This buying behavior creates an untapped potential market for the Ann Taylor brand. Since women would already be in the store, this is a process of adding on to their current purchases, adding not only profit, but value to the Ann Taylor brand by having the client associate stores with convenience and multi-level shopping. This was already proven successful with strategic integration of home furnishings and accessories to select flagship stores. The target male consumer for these groups was a relatively simple process of reexamining our current demographics under a different lens.
Most evidently, the targeted age group would be a similar 18-34. This age group makes up 23. 5% of the American consumer base as a whole, with over 23 million potential male customers. The ideal “Dan Taylor” is a middle classed, working male aged 18-34 either with, or thinking about a family who makes $75-99,000 a year, and is looking for workable, affordable, well-constructed clothes that speak to a tailored, New England look. Nationally, this corresponds to 12% of American households with a corresponding range of disposable income, with slight variations across regions of the country.
Furthermore, in a more generic view, 78. 6% of the population consists of private wage and salary workers who would maintain the targeted aesthetic of the Dan Taylor line. Considering the harsh economic times, many higher income group clients would also be looking towards lower end options for their everyday work wear. This comprises an additional 31. 7% of the population that would be well within means to shop at Ann Taylor. With further research into specific regional demographics, initial expansion of the Dan Taylor line would be limited to the Northeast area.
As will be detailed, this capitalizes on maximum saturation of target market as well as core following of brand lifestyle and traditional aesthetic. The Northeast region shows the highest rate of educated males with a bachelor’s degree or higher educational attainment at 32. 5%. This figure is well above any other regions and is a full 4 points higher than the national average at 28. 4%. The Northeast also has to the second highest percentage of private wage and salary workers at 79. 5% or workforce, only behind the Midwest at 81. 1%. This category corresponds to the key lifestyle psychographics of the Dan Taylor customer.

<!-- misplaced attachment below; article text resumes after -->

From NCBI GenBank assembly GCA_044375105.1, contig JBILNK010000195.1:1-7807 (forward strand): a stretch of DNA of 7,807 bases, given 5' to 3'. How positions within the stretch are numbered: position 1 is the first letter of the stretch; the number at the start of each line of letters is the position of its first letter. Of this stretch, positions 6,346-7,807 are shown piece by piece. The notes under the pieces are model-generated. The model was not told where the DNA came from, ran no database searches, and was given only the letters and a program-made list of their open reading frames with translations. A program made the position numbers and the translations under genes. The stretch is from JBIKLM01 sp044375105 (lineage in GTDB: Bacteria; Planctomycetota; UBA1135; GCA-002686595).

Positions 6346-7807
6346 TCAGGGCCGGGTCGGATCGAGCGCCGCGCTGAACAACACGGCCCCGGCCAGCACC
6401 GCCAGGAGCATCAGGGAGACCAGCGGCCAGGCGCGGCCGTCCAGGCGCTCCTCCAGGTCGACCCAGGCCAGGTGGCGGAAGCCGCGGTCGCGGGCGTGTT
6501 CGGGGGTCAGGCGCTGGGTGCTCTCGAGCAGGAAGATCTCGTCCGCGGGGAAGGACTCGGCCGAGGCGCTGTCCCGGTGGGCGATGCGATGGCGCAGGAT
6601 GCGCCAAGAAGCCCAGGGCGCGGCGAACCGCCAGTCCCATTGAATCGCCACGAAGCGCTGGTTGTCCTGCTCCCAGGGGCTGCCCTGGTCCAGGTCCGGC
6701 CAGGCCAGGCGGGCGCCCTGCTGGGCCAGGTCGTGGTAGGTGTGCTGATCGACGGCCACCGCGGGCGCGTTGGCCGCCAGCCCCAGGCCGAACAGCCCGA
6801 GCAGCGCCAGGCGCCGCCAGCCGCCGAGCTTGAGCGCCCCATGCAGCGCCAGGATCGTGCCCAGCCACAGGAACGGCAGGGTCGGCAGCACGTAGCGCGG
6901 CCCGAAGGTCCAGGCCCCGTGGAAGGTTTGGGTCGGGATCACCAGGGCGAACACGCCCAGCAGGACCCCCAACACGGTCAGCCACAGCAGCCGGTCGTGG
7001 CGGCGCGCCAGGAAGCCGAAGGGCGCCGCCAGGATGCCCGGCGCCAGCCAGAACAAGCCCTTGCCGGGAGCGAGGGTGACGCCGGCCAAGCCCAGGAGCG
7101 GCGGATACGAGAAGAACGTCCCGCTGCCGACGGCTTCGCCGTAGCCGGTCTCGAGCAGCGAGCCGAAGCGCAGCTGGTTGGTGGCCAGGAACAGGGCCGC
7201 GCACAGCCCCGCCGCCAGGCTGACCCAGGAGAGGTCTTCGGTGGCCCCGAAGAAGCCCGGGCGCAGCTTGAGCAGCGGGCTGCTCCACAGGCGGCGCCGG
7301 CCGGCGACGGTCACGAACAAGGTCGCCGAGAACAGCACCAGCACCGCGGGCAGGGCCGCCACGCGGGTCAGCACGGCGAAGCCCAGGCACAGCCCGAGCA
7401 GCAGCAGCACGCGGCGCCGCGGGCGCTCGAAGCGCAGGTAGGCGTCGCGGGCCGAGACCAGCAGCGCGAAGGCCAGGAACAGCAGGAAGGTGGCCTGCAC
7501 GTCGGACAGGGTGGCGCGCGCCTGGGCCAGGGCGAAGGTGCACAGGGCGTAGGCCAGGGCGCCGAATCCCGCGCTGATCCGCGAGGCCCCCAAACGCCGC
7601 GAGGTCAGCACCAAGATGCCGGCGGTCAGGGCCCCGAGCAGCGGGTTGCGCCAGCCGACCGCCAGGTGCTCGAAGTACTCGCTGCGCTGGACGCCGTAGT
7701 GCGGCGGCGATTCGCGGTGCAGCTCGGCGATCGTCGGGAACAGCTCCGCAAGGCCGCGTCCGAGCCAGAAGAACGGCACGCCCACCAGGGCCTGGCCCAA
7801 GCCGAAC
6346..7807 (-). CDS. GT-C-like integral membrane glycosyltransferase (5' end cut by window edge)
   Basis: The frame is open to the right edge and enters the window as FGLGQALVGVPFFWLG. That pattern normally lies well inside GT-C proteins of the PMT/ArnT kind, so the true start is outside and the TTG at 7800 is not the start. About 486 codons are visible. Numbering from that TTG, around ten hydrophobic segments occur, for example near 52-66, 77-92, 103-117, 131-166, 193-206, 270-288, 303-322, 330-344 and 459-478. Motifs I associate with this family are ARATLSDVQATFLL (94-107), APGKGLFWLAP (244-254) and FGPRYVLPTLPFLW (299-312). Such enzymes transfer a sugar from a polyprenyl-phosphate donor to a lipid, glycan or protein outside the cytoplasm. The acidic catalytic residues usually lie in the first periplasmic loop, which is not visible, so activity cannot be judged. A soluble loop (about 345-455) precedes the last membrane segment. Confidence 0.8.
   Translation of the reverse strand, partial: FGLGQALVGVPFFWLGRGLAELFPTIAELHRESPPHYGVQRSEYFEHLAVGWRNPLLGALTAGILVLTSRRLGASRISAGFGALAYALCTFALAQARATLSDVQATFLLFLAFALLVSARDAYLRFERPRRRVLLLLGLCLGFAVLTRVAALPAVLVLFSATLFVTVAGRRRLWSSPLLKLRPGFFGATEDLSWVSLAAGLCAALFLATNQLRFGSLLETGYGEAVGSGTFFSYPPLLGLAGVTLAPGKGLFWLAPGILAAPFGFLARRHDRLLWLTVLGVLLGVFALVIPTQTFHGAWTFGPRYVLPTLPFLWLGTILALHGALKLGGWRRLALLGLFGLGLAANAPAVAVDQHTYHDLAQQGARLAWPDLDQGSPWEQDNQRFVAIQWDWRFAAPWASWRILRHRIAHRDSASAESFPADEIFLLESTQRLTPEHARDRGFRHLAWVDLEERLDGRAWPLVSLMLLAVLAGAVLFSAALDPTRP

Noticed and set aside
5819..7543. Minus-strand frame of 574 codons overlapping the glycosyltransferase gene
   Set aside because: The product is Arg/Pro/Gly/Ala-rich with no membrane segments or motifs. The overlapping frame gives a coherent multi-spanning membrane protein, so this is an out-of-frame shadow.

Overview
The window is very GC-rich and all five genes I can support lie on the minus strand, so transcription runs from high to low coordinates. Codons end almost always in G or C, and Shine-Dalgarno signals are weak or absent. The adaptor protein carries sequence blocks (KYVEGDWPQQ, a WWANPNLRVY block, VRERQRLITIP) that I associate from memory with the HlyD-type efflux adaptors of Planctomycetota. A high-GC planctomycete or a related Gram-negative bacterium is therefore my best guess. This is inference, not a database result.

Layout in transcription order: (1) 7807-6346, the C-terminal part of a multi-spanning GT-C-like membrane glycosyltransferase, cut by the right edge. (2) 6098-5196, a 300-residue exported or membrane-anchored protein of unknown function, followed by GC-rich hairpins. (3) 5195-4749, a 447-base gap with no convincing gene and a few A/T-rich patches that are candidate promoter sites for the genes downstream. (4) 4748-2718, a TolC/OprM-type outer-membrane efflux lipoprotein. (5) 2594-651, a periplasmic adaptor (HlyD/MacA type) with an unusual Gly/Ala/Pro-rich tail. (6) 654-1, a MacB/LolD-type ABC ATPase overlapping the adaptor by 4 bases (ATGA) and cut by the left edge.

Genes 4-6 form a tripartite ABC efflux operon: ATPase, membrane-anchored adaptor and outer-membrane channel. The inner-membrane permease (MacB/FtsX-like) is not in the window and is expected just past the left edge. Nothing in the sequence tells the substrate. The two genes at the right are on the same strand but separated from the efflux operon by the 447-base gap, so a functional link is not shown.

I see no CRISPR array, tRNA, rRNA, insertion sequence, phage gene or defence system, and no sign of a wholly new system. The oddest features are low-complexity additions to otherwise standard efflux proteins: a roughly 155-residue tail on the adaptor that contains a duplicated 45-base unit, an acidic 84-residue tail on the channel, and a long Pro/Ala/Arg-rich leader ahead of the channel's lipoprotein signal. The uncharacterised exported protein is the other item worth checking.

The area also corresponds to the second highest percentage of households within the targeted $75-$99,000 income level with 12. 6% and leads in terms of households making above $75,000 dollars, at 37. 6%, a full six points above the national level. Another compelling factor in terms of income is the Northeast’s mean male yearly earnings is a full $10,000 above the national level and is by far the highest of all regions. This higher income level means this population has a greater willingness to spend from discretionary income, particularly during harder economic times.
Another great value in early investment in the Northeast of the United States is the historical association of the Ann Taylor brand with the region. As previously mentioned, the brand’s name is already associated with the area. The label’s look, comprising fashionable day and work wear for the active woman is also in key target with the ambiance and feel of the Northeast region. Color stories of Ann Taylor lines are also frequently associated with this area; pastels, khakis and navy are proven a timeless classic to locals of the area.